Game: The Lost Cases of Sherlock Holmes
Developer: Legacy Interactive
Publisher: Legacy Interactive
Genre: Hidden Object
If you ask most gamers what the worst problem was with many adventure games, you’d probably get the response “Duh, dey suckz cuz you cant kill shit in them lolz!!” If, however, you took the time to hunt down one of the minority of the population of this planet with more than half a dozen brain cells and then narrowed that group down to the ones who have played adventure games at some point in their lives, then it wouldn’t be long before pixel hunting got a mention. Back when adventure games were common, it was like a plague. It seemed every developer would at some point get fed up with crafting clever puzzles or writing story and would instead decide to hide something virtually unnoticeable in the environment, leaving you trekking backwards and forwards across the same bloody screens for hours because you’d failed to find something that you didn’t even know was there. Doesn’t that sound fun? So of course, some clever git at some point decided it’d be a great idea to take this scourge of adventure gaming and turn it into an entire genre of its own, and thus the hidden object genre was born. I’m not sure what the first hidden object game was, but it was probably the Mystery Case Files series that popularised it, and now there seems to be a new game every day. Or rather, the exact same game with a new tacked on story and theme. They seem to have located a new class of gamers: ones who don’t need guns in every game, but also don’t want to use their brain lest it hurts their head and who don’t mind paying £10 - £15 on the same game over and over. Who are these morons?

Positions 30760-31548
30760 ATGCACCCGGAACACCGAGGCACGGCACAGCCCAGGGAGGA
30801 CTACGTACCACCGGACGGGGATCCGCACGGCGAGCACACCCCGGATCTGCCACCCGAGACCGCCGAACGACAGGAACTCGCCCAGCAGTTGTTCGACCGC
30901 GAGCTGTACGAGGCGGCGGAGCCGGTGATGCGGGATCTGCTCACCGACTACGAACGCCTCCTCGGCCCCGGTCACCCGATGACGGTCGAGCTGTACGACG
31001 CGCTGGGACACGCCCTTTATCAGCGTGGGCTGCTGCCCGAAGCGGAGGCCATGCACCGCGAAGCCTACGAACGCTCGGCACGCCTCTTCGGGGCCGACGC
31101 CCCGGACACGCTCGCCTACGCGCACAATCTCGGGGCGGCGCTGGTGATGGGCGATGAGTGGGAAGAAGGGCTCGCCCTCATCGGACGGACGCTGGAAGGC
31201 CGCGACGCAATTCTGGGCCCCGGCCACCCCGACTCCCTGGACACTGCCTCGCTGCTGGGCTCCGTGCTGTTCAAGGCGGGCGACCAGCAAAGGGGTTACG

Well evidently I’m one of them since I’m reviewing one of the games right now. But it’s a Sherlock Holmes game, so I decided to give it a try, and after all, I can’t judge things without giving them a fair chance. Plus, it’s the first Sherlock Holmes game to be endorsed by the estate of Sir Arthur Conan Doyle, so it clearly must be faithful to the source material, right? And so that brought me to The Lost Cases of Sherlock Holmes, not to be confused with the very similarly titled Lost Files of Sherlock Holmes adventure games from the ‘90s, which were actually very good.
The first thing I noticed when the main menu loaded up was that it seemed to be using the music from the classic ITV Sherlock Holmes series. “Seemed” is the key word there, since it soon goes its own way, it just uses the opening notes in an attempt to lure you into thinking the game has higher quality than it actually has. Besides, unless they have invented reincarnation technology or the game was designed by Herbert West, it clearly wasn’t going to be voiced by Jeremy Brett. Instead, the voice acting is rather unimpressive, what little of it there is in the brief opening and closing cutscenes of each case. Watson in particular seems to have a distinct American accent. At least those scenes have a whole three or four frames of animation per scene to make up for it!